UPS and Fedex drop off packages on most peoples door ring the bell and go, no interface at all unless its shipped with the "signature required" option. EVen with that, you can sign the ticket and have them drop it off at your door. It's just a disclaimer. If it comes in 30-60 minutes, you need to be home to accept or it is your risk/loss. If you werent home, why would you order this? Just use the normal method. This is for the in a hurry delivery and I am sure will cost more. No-one would use this if they werent going to be there.

RE: Wow
By retrospooty on 12/2/2013 5:45:48 PM , Rating: 2
Another possible option that could even replace the "signature required" option... If it is marked that way, the drone beeps outside your door. You open the door and wave it in, it takes your snapshot and drops it off. Any discrepancies, they refer to the snapshot and say this person opened the front door and accepted the delivery.

I would totally agree to that. Great service. All positives and no negatives.

RE: Wow
By blue_urban_sky on 12/3/2013 5:11:29 AM , Rating: 2
Show it a barcode and it will release your package with a loverly little parachute :)

RE: Wow
By retrospooty on 12/3/2013 7:42:58 AM , Rating: 2
Yup and its all tied up with the terms of service disclaimer... If you don't agree to the terms, or wont be home, or feel uncomfortable in any way just don't use it. Pick the cheaper next day options that are delivered on trucks.

RE: Wow
By blue_urban_sky on 12/3/2013 5:14:07 AM , Rating: 2
I like this idea and rase you the truck having unmanned drones to drop off the packages like a parcel laden carrier van ;)

RE: Wow
By marvdmartian on 12/3/2013 7:30:51 AM , Rating: 2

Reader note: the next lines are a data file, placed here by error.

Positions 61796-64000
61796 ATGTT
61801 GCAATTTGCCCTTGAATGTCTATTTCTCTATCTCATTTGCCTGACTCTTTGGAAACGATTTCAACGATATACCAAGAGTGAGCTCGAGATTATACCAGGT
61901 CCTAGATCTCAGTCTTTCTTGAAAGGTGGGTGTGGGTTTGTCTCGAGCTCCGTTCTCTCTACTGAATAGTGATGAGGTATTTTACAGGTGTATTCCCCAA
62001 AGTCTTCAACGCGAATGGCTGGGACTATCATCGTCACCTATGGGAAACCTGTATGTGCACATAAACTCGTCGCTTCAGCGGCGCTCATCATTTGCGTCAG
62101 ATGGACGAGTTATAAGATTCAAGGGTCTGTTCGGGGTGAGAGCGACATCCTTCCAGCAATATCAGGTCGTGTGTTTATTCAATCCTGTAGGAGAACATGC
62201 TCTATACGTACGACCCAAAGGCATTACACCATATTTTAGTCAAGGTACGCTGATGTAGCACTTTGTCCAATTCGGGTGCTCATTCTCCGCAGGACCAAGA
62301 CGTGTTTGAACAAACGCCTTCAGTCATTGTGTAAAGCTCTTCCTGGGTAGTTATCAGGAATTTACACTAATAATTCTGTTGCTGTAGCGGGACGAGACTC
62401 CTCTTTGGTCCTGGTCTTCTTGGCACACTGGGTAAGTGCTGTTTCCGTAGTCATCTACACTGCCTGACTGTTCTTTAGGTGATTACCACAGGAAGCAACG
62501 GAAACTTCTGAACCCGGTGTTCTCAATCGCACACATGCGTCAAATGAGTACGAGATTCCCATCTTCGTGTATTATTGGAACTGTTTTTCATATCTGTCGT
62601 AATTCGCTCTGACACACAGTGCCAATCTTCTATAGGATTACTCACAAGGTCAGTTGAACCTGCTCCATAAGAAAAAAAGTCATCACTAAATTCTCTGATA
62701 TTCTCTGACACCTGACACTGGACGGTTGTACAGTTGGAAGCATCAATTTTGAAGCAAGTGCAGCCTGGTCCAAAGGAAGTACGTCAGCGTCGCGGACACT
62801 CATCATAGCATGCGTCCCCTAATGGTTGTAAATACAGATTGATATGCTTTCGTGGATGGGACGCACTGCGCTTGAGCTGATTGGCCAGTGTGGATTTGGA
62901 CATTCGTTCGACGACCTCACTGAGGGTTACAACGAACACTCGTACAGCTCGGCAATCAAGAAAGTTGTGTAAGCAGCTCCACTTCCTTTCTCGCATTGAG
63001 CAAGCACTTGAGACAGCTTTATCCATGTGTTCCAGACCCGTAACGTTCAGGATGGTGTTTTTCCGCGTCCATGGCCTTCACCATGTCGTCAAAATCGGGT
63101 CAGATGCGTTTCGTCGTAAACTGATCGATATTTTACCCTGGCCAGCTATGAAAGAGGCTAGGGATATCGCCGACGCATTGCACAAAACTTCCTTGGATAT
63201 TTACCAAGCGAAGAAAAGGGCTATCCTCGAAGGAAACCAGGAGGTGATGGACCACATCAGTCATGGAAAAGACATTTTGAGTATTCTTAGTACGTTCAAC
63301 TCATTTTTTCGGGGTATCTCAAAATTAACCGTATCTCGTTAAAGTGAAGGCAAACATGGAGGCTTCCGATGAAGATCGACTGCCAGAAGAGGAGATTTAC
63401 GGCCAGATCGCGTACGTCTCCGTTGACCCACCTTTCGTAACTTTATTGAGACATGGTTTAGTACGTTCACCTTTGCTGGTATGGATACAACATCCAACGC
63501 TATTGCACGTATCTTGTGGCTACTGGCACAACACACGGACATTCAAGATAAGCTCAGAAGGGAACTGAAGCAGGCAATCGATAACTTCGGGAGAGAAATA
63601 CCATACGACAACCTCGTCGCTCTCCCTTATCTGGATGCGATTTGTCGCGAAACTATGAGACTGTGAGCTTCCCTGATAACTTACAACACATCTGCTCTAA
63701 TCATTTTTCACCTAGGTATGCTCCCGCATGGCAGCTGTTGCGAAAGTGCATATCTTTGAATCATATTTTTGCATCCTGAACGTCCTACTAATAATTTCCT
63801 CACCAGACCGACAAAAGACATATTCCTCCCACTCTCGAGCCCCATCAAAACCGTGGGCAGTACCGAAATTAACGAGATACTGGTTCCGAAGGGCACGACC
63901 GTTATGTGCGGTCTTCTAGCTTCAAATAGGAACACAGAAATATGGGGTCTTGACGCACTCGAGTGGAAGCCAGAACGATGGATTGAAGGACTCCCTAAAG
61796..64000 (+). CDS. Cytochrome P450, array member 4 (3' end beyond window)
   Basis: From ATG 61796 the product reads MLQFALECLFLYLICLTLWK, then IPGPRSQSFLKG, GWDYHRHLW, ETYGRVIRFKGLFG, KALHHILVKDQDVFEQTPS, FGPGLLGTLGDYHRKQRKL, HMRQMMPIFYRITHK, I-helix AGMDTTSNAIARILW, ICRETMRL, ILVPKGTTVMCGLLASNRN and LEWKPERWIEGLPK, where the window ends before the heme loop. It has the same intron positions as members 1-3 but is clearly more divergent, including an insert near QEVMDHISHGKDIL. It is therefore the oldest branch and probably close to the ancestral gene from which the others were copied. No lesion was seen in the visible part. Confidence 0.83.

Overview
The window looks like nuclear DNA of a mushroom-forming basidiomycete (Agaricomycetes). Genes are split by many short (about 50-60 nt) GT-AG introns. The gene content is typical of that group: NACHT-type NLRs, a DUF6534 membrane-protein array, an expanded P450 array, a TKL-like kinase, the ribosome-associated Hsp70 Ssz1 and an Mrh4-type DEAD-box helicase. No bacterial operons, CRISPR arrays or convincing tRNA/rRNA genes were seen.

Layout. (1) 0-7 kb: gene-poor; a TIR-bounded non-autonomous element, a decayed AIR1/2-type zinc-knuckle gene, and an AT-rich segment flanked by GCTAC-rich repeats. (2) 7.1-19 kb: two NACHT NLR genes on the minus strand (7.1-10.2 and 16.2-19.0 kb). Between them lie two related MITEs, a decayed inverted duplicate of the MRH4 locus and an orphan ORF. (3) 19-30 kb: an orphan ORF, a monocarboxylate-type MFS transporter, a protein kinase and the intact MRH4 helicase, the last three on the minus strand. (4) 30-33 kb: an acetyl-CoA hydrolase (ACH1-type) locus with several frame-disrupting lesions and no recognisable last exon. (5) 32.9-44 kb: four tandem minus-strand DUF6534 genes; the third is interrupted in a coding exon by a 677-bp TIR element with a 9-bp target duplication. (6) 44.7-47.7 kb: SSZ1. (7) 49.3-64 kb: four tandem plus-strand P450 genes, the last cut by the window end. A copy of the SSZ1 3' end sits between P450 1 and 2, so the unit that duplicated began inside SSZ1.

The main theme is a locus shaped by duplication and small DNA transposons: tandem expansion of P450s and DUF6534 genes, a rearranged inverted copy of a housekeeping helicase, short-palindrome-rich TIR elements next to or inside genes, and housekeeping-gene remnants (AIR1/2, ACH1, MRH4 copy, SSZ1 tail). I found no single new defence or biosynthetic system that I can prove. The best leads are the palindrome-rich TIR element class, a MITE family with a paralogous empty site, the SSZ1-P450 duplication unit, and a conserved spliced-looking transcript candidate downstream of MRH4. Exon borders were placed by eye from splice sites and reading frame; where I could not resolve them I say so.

Package delivery via Hellfire missile?? LOL

RE: Wow
By DT_Reader on 12/2/2013 3:30:28 PM , Rating: 2
The problem isn't when Amazon starts doing it, the problem is when USPS, UPS, FedEx, etc. all start doing it. I doubt we want our skies full of drones, and when two drones collide, whose fault is it? Mix in the police drones that many communities are trying to ban and I really don't see this being allowed.

RE: Wow
By Keeir on 12/2/2013 3:47:04 PM , Rating: 2
When two drones collide...

While I am sure that this will occur, assuming these drones typically operate in the 50-500 foot airspace, there is an astonishing amount of airspace available. Assigning companies 10-20 foot bands would significantly reduce collisions.

I'd be more worried about effect on wildlife in having hundreds of drones flying around similiar to birds of prey.

RE: Wow
By Mitch101 on 12/2/2013 4:48:17 PM , Rating: 4
They have to use drones because Unladen Swallows (both African and European) are not common in the US and I looked to see if Amazon sells a Coconut too. There goes my quest.

RE: Wow
By V-Money on 12/2/2013 5:54:07 PM , Rating: 2
I wouldn't imagine it would be too difficult. When I was in the Navy there were more or less "shipping lanes" that boats would adhere to and as I was on submarines we would use "operating areas" to prevent us from colliding into one another. Something similar could be established I'm sure.

RE: Wow
By superflex on 12/3/2013 12:24:47 PM , Rating: 2